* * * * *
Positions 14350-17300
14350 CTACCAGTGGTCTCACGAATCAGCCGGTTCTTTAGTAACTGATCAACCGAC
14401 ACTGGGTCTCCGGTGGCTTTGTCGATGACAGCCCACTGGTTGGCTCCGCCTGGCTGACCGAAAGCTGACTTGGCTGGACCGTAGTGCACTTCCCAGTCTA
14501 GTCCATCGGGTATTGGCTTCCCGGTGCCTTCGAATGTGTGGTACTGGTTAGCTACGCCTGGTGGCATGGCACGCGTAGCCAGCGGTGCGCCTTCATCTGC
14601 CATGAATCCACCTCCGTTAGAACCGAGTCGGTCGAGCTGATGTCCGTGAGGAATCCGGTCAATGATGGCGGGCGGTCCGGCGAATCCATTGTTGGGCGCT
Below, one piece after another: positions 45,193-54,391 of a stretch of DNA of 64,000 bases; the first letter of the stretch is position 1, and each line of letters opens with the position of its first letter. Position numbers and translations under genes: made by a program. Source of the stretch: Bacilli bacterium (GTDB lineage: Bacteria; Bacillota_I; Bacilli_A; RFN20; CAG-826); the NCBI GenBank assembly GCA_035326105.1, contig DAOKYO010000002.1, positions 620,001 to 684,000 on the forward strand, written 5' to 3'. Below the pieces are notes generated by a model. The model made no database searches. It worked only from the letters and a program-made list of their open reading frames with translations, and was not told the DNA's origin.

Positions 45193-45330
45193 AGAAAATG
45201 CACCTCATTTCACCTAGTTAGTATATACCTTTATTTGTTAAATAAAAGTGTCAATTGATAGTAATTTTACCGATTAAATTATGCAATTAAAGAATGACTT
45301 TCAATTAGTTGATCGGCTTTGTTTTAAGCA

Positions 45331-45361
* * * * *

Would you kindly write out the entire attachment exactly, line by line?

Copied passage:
Positions 14350-17300
14350 CTACCAGTGGTCTCACGAATCAGCCGGTTCTTTAGTAACTGATCAACCGAC
14401 ACTGGGTCTCCGGTGGCTTTGTCGATGACAGCCCACTGGTTGGCTCCGCCTGGCTGACCGAAAGCTGACTTGGCTGGACCGTAGTGCACTTCCCAGTCTA
14501 GTCCATCGGGTATTGGCTTCCCGGTGCCTTCGAATGTGTGGTACTGGTTAGCTACGCCTGGTGGCATGGCACGCGTAGCCAGCGGTGCGCCTTCATCTGC
14601 CATGAATCCACCTCCGTTAGAACCGAGTCGGTCGAGCTGATGTCCGTGAGGAATCCGGTCAATGATGGCGGGCGGTCCGGCGAATCCATTGTTGGGCGCT
Below, one piece after another: positions 45,193-54,391 of a stretch of DNA of 64,000 bases; the first letter of the stretch is position 1, and each line of letters opens with the position of its first letter. Position numbers and translations under genes: made by a program. Source of the stretch: Bacilli bacterium (GTDB lineage: Bacteria; Bacillota_I; Bacilli_A; RFN20; CAG-826); the NCBI GenBank assembly GCA_035326105.1, contig DAOKYO010000002.1, positions 620,001 to 684,000 on the forward strand, written 5' to 3'. Below the pieces are notes generated by a model. The model made no database searches. It worked only from the letters and a program-made list of their open reading frames with translations, and was not told the DNA's origin.

Positions 45193-45330
45193 AGAAAATG
45201 CACCTCATTTCACCTAGTTAGTATATACCTTTATTTGTTAAATAAAAGTGTCAATTGATAGTAATTTTACCGATTAAATTATGCAATTAAAGAATGACTT
45301 TCAATTAGTTGATCGGCTTTGTTTTAAGCA

Positions 45331-45361